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Details of Grant 

EPSRC Reference: EP/T027258/1
Title: Semiconductor lasers on a graph
Principal Investigator: Sapienza, Dr R
Other Investigators:
Barahona, Professor M Hess, Professor O
Researcher Co-Investigators:
Project Partners:
IBM Scuola Normale Superiore
Department: Physics
Organisation: Imperial College London
Scheme: Standard Research
Starts: 16 June 2020 Ends: 15 December 2022 Value (£): 782,468
EPSRC Research Topic Classifications:
Optical Devices & Subsystems
EPSRC Industrial Sector Classifications:
R&D
Related Grants:
Panel History:
Panel DatePanel NameOutcome
11 Mar 2020 EPSRC Physical Sciences - March 2020 Announced
Summary on Grant Application Form
With decades of proven success, lasers have become central to many technologies used in manufacturing, communications, medicine and entertainment. Yet laser research continues, advancing current laser technology and developing new types of non-conventional light sources for new applications.

We have just pioneered nanophotonic lasers on a graph, formed by nanostructured polymer waveguide meshes, akin to nano-scale spider webs. These are efficient lasers, with a complex emission spectrum composed of many different colours emitting in many directions, that can be understood and tailored using network theory. They also have a unique sensitivity to the illumination profile, which we can use to control the lasing spectrum, and for example reach single colour emission.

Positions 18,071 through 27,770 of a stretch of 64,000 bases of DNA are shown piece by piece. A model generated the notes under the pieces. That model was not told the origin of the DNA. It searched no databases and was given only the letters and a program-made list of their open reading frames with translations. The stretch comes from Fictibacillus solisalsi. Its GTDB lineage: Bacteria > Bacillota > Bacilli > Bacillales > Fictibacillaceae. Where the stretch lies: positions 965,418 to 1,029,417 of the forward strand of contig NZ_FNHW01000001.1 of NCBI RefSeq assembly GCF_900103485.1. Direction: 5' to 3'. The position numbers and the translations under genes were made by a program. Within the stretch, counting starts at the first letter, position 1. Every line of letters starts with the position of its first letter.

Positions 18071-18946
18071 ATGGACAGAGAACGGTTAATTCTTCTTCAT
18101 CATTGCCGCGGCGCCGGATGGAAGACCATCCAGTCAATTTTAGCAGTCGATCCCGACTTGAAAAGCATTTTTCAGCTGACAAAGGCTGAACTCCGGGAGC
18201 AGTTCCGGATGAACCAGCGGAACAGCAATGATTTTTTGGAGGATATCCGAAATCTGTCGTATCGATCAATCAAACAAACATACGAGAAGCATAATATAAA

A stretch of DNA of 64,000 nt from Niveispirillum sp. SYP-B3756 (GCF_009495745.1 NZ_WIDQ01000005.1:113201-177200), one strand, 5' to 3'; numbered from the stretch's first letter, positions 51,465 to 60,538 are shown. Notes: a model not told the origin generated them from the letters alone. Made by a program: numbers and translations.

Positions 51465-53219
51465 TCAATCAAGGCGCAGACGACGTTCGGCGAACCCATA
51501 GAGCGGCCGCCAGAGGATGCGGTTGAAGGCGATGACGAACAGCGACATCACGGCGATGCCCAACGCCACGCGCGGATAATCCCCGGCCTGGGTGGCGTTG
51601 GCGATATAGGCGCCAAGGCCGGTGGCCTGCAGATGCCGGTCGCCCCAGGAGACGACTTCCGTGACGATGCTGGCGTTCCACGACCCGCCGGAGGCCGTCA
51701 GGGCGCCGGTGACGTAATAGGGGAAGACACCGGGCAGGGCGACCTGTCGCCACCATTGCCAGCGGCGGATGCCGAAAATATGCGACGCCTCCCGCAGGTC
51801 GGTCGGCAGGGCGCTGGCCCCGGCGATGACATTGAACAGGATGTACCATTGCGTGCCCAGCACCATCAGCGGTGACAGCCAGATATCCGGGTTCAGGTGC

We now want to push this research into III-V semiconductor laser platform, where lasers are more robust and can be designed with specific topologies. We will employ machine learning and mathematical graph theory to tailor the lasing characteristics, and achieve deterministic spectral, temporal and directional control of the lasing emission.

Our goal is to develop tuneable and multi-function lasers, which can be easily integrated into next-generation lab-on-chip devices, able to support the growth of future on-chip optical computation, information technology and diagnostic tools for healthcare. Being able to switch on and off their emission could enable data processing with >10 GHz speeds, and it could act as an optical transistor for analogue optical computing, as re-programmable processing units for neuromorphic computing, for data security, novel imaging and diagnostics technologies taking advantage of their very narrow spectral lines and high sensitivity.

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Organisation Website: http://www.imperial.ac.uk